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Intuitive decision making

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https://www.readbyqxmd.com/read/28332130/if-you-re-a-rawlsian-how-come-you-re-so-close-to-utilitarianism-and-intuitionism-a-critique-of-daniels-s-accountability-for-reasonableness
#1
Gabriele Badano
Norman Daniels's theory of 'accountability for reasonableness' is an influential conception of fairness in healthcare resource allocation. Although it is widely thought that this theory provides a consistent extension of John Rawls's general conception of justice, this paper shows that accountability for reasonableness has important points of contact with both utilitarianism and intuitionism, the main targets of Rawls's argument. My aim is to demonstrate that its overlap with utilitarianism and intuitionism leaves accountability for reasonableness open to damaging critiques...
March 22, 2017: Health Care Analysis: HCA: Journal of Health Philosophy and Policy
https://www.readbyqxmd.com/read/28330915/co-evolution-of-cooperation-and-cognition-the-impact-of-imperfect-deliberation-and-context-sensitive-intuition
#2
Adam Bear, Ari Kagan, David G Rand
How does cognitive sophistication impact cooperation? We explore this question using a model of the co-evolution of cooperation and cognition. In our model, agents confront social dilemmas and coordination games, and make decisions using intuition or deliberation. Intuition is automatic and effortless, but relatively (although not necessarily completely) insensitive to context. Deliberation, conversely, is costly but relatively (although not necessarily perfectly) sensitive to context. We find that regardless of the sensitivity of intuition and imperfection of deliberation, deliberating undermines cooperation in social dilemmas, whereas deliberating can increase cooperation in coordination games if intuition is sufficiently sensitive...
March 29, 2017: Proceedings. Biological Sciences
https://www.readbyqxmd.com/read/28329439/clinical-intuition-in-the-nursing-process-and-decision-making-a-mixed-studies-review
#3
REVIEW
Christina Melin-Johansson, Rebecca Palmqvist, Linda Rönnberg
AIM AND OBJECTIVES: To review what is characteristic of registered nurses' intuition in clinical settings, in relationships, and in the nursing process. BACKGROUND: Intuition is a controversial concept and nurses believe that there are difficulties in how they should explain their nursing actions or decisions based on intuition. Much of the evidence from the body of research indicates that nurses value their intuition in a variety of clinical settings. More information on how nurses integrate intuition as a core element in daily clinical work would contribute to an improved understanding on how they go about this...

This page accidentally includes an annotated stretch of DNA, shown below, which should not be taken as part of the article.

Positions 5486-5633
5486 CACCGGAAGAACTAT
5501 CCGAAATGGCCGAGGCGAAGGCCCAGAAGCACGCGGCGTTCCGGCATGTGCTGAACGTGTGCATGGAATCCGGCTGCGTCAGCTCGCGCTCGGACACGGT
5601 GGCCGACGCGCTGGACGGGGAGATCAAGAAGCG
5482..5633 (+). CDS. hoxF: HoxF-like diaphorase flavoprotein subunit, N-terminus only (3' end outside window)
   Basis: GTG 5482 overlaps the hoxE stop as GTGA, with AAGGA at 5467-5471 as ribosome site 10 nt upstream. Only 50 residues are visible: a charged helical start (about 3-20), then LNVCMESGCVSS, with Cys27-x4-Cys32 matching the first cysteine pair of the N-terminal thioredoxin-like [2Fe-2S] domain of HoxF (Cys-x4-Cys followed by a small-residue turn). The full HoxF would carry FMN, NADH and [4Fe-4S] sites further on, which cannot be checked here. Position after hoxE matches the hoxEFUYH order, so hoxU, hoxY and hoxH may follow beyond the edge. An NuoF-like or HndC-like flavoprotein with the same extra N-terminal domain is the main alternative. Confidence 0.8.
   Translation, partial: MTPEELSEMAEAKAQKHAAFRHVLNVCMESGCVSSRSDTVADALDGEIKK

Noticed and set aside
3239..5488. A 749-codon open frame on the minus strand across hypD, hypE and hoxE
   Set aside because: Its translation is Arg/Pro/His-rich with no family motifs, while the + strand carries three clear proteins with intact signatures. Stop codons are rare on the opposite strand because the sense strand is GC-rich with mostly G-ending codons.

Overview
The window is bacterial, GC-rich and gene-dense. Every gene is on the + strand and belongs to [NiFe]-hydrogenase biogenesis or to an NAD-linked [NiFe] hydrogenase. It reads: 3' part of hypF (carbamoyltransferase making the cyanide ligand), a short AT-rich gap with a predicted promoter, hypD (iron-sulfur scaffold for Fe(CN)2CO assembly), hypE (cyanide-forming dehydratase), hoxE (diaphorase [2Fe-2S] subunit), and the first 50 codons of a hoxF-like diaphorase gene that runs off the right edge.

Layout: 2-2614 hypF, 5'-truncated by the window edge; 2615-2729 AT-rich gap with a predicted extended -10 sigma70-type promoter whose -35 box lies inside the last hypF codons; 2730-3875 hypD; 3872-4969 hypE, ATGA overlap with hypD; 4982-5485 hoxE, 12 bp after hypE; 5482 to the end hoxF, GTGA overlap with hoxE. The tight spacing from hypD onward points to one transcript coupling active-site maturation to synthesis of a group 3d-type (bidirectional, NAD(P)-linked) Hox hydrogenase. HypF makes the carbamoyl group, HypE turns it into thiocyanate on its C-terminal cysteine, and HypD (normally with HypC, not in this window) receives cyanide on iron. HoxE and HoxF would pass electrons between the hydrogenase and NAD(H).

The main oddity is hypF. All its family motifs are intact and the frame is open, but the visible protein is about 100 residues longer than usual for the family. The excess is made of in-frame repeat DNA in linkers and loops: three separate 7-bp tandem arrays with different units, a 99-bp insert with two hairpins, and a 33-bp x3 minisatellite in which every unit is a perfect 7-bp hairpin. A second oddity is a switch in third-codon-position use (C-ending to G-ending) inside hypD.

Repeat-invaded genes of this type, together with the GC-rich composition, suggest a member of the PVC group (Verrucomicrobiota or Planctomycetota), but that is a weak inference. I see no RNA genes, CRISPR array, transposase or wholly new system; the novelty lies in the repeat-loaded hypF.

March 22, 2017: Journal of Clinical Nursing
https://www.readbyqxmd.com/read/28303317/evaluation-of-the-applicability-of-territorial-arterial-spin-labeling-in-meningiomas-for-presurgical-assessments-compared-with-3-dimensional-time-of-flight-magnetic-resonance-angiography
#4
Yiping Lu, Shihai Luan, Li Liu, Ji Xiong, Jianbo Wen, Jianxun Qu, Daoying Geng, Bo Yin
OBJECTIVES: To prospectively evaluate the application of territorial arterial spin labelling (t-ASL) in comparison with unenhanced three-dimensional time-of-flight magnetic resonance angiography (3D-TOF-MRA) in the identification of the feeding vasculature of meningiomas. METHODS: Thirty consecutive patients with suspected meningiomas underwent conventional MR imaging, unenhanced 3D-TOF-MRA and t-ASL scanning. Four experienced neuro-radiologists assessed the feeding vessels with different techniques separately...
March 16, 2017: European Radiology
https://www.readbyqxmd.com/read/28301693/the-clue
#5
Tyler Tate
As I stood outside of Carlos's room, I felt caught on the horns of a dilemma. It seemed impossible to truly "be there" for Carlos without sacrificing my other intern duties. This tension pervaded much of my residency training, as I often found myself spending more time completing chart notes, answering pages, and giving sign out than I did at the bedside with my patients. I knew I had a duty to "do my job"-I could not let my team down. But what about my duty to Carlos, a duty to act on my intuition and try to "get to the bottom" of his illness, if that was even possible? And what about my thirteen other patients? Wasn't I was their doctor as well? I have spent countless hours studying the ethical frameworks for medical rationing...
March 2017: Hastings Center Report
https://www.readbyqxmd.com/read/28291766/sepsis-3-on-the-block-what-does-it-mean-for-pre-clinical-sepsis-modeling
#6
Marcin F Osuchowski, Christoph Thiemermann, Daniel G Remick
To effectively improve outcomes of septic patients, we first need to elucidate the multifaceted pathogenesis of sepsis syndromes and related inflammatory conditions. In fulfillment of such needs, in February 2016, new definitions for sepsis and septic shock were published under the acronym Sepsis-3. Although aimed at the clinical area, Sepsis-3 will have an inevitable influence upon the field of translational research as well. Sepsis-3 brings a considerable shift regarding the experimental focal point: from inflammatory states (SIRS/CARS) to organ failure (single and multiple) as the decisive factor...
October 25, 2016: Shock
https://www.readbyqxmd.com/read/28290946/medical-redeployment-in-soldiers-with-and-without-medical-deployment-waivers
#7
Corey M Cronrath, Joseph Venezia, Titus J Rund, Timothy H Cho, Nicole M Solana, Jennifer A Benincasa